It was nice to speak in English with a Georgian. Haven’t had as many opportunities to do this as I would like. At one point we somehow got onto the subject of race. The father informed us that he didn’t like black people. Or more specifically he didn’t like black people from Africa. He actually compared them to monkeys. This was quite difficult for both Scott and I to digest as we discussed later that evening. Think a lot of this mindset is simple ignorance and lack of exposure. There are really not a lot of black people here in Georgia. While many of the people here are darker, they tend towards a more Middle Eastern complexion. The people I know here who are black get stopped by Georgians to have their picture taken and are stared at even more than I am. This doesn’t really excuse the racism expressed by this man, but I hope as more people visit Georgia this narrow view of the world will start to change. For thousands of years Georgia has been essentially isolated from the rest of the world. It’ll take time before the majority begin accepting those who are different from them. Living within a group of people who are so tolerant of others back home it was uncomfortable to hear racism like this being thrown about so casually.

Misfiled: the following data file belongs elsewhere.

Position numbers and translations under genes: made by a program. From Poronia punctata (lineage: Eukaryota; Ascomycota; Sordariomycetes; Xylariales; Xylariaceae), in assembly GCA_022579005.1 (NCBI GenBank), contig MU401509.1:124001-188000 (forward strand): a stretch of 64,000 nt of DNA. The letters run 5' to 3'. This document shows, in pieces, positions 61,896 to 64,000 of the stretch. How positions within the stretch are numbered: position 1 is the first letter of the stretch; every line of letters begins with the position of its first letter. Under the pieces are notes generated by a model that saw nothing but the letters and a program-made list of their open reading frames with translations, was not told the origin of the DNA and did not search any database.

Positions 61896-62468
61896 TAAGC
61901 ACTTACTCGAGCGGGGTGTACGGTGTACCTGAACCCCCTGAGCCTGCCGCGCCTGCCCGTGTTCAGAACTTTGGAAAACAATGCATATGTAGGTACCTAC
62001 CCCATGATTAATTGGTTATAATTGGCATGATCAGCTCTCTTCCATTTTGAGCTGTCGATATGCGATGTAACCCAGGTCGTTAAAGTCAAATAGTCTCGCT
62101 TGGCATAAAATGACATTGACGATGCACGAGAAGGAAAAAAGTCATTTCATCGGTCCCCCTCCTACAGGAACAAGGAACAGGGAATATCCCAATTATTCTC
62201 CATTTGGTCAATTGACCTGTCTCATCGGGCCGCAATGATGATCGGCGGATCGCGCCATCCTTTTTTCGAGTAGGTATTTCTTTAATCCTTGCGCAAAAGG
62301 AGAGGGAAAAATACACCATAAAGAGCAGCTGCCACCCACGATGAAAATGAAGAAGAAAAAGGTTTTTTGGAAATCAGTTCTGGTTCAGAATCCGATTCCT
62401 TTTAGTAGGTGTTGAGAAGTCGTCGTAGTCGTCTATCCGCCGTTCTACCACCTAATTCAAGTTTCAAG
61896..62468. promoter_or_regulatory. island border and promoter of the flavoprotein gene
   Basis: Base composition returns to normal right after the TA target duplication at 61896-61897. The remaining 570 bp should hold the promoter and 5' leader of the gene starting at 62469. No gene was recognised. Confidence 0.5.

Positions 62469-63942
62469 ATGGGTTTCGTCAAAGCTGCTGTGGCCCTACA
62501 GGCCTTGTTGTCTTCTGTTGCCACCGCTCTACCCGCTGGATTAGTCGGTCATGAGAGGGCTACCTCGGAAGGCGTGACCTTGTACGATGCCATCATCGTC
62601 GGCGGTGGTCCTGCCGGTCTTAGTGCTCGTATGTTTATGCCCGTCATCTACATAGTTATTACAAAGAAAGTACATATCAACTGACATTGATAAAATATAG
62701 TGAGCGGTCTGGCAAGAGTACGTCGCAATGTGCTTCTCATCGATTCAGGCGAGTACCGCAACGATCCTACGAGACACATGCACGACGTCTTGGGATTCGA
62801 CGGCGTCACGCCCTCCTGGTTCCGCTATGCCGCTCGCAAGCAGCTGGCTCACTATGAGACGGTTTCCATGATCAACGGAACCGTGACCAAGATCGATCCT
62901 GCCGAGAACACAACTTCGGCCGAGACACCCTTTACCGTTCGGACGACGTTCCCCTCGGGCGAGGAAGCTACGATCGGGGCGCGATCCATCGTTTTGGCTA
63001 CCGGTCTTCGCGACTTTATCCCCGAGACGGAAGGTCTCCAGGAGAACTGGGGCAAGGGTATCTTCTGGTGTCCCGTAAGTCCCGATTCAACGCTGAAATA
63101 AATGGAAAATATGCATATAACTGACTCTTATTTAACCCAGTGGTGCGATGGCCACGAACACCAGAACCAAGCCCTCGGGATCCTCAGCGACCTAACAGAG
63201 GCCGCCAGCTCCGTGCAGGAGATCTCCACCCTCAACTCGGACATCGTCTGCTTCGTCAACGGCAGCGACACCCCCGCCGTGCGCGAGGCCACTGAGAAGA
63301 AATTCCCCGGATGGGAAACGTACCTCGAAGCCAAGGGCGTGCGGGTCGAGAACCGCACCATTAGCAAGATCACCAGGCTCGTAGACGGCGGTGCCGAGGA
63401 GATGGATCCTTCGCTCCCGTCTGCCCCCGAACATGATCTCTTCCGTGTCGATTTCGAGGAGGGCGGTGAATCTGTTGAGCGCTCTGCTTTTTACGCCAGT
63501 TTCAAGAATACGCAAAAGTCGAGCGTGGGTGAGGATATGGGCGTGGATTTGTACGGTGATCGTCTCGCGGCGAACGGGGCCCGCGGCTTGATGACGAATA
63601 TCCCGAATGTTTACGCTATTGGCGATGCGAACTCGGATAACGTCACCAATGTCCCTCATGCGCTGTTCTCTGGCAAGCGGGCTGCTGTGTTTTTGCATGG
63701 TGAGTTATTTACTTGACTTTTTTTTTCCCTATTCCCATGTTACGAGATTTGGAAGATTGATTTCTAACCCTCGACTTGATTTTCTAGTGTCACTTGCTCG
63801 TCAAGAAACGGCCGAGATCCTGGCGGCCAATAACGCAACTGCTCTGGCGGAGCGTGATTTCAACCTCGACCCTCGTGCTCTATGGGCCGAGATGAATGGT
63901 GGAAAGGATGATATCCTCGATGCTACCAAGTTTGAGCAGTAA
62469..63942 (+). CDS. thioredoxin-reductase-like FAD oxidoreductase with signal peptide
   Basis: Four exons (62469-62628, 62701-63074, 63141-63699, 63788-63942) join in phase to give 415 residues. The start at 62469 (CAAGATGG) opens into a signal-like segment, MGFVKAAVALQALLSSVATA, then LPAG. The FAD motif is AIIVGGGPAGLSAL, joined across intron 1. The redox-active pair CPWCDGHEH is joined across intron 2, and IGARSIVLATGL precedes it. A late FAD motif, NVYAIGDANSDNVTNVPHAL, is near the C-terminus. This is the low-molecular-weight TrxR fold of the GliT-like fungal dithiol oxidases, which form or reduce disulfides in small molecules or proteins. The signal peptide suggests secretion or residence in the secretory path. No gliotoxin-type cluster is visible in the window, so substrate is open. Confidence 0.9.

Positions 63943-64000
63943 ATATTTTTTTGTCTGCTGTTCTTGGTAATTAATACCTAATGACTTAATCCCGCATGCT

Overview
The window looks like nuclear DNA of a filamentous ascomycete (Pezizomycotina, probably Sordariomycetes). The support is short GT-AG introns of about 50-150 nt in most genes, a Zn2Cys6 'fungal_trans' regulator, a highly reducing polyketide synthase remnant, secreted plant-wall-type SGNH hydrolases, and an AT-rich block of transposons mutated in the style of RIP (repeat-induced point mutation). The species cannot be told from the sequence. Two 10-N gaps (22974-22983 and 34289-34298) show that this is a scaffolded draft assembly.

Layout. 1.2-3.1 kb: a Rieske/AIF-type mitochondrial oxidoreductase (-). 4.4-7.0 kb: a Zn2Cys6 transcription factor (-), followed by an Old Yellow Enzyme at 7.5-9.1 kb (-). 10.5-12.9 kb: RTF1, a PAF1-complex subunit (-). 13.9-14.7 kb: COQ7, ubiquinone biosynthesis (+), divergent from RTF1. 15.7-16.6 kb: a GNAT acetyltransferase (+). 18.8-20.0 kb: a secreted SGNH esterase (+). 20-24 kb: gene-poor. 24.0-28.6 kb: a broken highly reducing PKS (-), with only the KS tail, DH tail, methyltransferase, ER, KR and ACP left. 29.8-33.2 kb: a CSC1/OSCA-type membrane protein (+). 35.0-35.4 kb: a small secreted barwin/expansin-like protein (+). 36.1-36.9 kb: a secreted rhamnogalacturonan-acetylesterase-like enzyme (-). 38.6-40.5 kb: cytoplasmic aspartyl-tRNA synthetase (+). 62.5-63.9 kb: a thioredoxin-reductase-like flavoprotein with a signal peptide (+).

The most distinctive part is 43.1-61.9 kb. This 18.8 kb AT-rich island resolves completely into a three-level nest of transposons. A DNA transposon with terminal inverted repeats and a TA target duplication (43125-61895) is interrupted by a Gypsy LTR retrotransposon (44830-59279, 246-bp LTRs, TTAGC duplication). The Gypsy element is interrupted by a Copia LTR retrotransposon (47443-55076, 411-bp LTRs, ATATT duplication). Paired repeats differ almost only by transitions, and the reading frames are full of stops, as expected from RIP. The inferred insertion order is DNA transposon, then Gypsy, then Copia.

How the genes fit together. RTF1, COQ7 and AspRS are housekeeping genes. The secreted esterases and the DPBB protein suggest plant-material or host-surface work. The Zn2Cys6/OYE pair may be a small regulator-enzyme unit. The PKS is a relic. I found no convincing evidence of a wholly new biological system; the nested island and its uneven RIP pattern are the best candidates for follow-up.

After the lesson Scott took me around the village. Behind his house there was a large field filled with rubble. Apparently there was once a large auto factory there during the Soviet era. When the Russians left they destroyed the building. This seems to be a common theme in places I’ve been to so far. While there is a ton of new construction happening, there is a lot more buildings in ruins. We walked past the rubble, across a little bridge and to a huge open field where horses and cows can graze. I was pretty elated to see all the horses, including their babies. What can I say; I’m a city girl and get pretty giddy when I see animals that aren’t behind a fence. As we ventured closer to the horses Scott pointed out that the field was lined with blackberry bushes. Oh.My.Gawd! Again, as a city girl I’ve never had the chance to pick wild berries. We grabbed ripe ones off the bushes and just popped them into our watering mouths. Berries seemed to be everywhere and you could just stop and pluck a few off whenever you wanted to. I’m so jealous of his immediate access to the sweet fruit.